Optimizes mitochondrial function to fuel cellular processes
Efficiently transfers energy from fats to power cellular processes
Provides energy for optimal immune-function
Neutralizes free-radicals as a lipid soluble antioxidant
Coenzyme Q10, also known as ubiquinone, is a powerful antioxidant and coenzyme involved in energy conversion. CoQ10 is found in mitochondria, which are the power-producing organelles in every cell that convert food energy into adenosine triphosphate (ATP). ATP powers every process in your body. CoQ10 levels are highest in organs with the highest metabolic rates.
As food is converted into energy, unpaired electrons are released as part of the process. These free radicals can indiscriminately bind to structures in your cells, causing them to change shape, which impairs their function. CoQ10 exists in a reduced and oxidized form. It can capture free radicals and prevent them from causing damage. CoenzymeQ10 is an unusual type of antioxidant in that it is fat-soluble.
Increasing free radicals and decreasing mitochondrial function contribute to the aging process. CoQ10 levels also decline with age. Lower CoenzymeQ10 levels have also been noted in people with diabetes mellitus, cancer, congestive heart failure, and those taking lipid-lowering drugs.
Coenzyme Q10 is also known as ubiquinone because of its ubiquitous nature. CoQ10 is found in all cell membranes, but it is especially important for efficient mitochondrial function. Because of its ability to accept and donate electrons, it can create a concentration gradient. This gradient provides the energy required to produce ATP. Every cellular process in the body is powered by ATP.
CoQ10 exists in both oxidized and reduced forms, making it a very effective antioxidant as it transfers protons across cell membranes and protects lipids, proteins, and DNA from oxidative damage.
CoenzymeQ10 supports heart function and lowers blood pressure. It has been explored as a potential treatment for several medical conditions including migraine headaches, heart disease, medication side effects, nerve pain, multiple sclerosis, Peyronie’s disease, muscular dystrophy, and fibromyalgia.
CoQ-10, the only lipid-soluble antioxidant, powers cellular metabolism and helps cells generate energy. CoQ-10 levels are low in many disease states and decline with aging. It’s no surprise that CoQ-10, as an essential component of cellular energy production and a potent antioxidant, can provide a slew of health benefits.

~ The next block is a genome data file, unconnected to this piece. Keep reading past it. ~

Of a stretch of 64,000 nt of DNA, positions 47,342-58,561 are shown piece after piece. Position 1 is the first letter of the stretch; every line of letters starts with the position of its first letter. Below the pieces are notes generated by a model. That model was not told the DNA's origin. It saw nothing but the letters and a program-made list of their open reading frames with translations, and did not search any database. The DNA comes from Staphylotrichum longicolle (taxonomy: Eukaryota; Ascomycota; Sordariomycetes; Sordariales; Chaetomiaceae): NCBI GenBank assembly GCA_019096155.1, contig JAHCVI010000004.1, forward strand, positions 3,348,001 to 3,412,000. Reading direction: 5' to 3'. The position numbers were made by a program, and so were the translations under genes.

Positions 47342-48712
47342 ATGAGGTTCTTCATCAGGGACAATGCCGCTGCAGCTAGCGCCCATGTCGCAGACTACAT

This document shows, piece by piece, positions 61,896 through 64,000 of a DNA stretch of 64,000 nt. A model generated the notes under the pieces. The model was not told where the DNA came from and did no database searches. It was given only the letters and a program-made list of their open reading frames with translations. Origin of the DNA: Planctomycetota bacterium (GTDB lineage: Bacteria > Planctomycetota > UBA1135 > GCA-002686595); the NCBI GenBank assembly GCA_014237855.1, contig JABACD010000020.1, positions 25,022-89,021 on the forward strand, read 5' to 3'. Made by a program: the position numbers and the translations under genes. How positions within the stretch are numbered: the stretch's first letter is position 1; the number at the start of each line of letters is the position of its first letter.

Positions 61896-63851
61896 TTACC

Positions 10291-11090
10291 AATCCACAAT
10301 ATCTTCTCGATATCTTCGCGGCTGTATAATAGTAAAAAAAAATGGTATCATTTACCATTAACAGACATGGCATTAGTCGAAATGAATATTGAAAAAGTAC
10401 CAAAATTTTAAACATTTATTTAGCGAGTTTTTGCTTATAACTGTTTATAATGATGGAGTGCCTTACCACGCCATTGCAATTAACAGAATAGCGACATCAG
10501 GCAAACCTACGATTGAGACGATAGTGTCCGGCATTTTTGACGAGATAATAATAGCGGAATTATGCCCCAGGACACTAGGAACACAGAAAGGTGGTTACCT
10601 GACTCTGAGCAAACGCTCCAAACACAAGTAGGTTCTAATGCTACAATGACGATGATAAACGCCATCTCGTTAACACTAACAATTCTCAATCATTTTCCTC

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CoQ10 or ubiquinol is an antioxidant that helps decrease cellular damage from oxidative stress. Research on the benefits associated with CoQ10 is ongoing, but there is evidence that CoQ10 may help with:
There are rare genetic conditions that cause low CoQ10 levels. These conditions may cause the following symptoms:
The genetic mutations that cause low CoQ10 levels generally present early in life, but milder cases may be diagnosed as late as the 6th decade of life.
Like any medication or supplement, it is always best to follow dosage recommendations from your healthcare provider or pharmacist. In most cases, CoQ10 is prescribed or recommended for daily use. CoQ10 is generally well tolerated and felt to be a very safe supplement. The most commonly reported side effect is occasional stomach upset.
CoQ10 is considered safe with doses up to 1,200 mg/day. The side effect associated with CoQ10 supplementation may include:
Contraindications to taking CoQ10 include:
People with the following conditions should consult with their healthcare provider before taking CoQ10:
CoQ10 is primarily an antioxidant. It is also a coenzyme (a helper molecule for an enzyme) for producing adenosine triphosphate (ATP), the energy currency that is used throughout the body. CoQ10 helps metabolize carbohydrates and fats so they can be used for energy.
CoQ10 levels are highest in organs with the highest demand for energy, such as the heart and brain. CoQ10 can also help with efficient glucose utilization. Although there is no direct evidence that CoQ10 helps with weight loss, optimizing the environment for the mitochondria may help.
More research is needed to determine how great the effects of CoQ10 may be on cholesterol levels. However, some studies suggest that supplementing with CoQ10 may help reduce low-density lipoproteins (LDL), also known as bad cholesterol and total cholesterol. Another study suggested that CoQ10 may lower lipid levels but does not affect triglycerides or LDL levels.
Experts say that CoQ10 may help some people with muscle pain associated with statins, but it won’t help everyone.
Statins are prescribed for people who have high cholesterol levels that increase their risk for cardiovascular disease. CoQ10 cannot take the place of statin mediations.
If you have muscle pains while taking statins, talk to your healthcare provider. In many cases, they can decrease the dose of your medication or prescribe a different statin to reduce side effects.
Don’t stop taking prescribed medication without talking to your healthcare provider.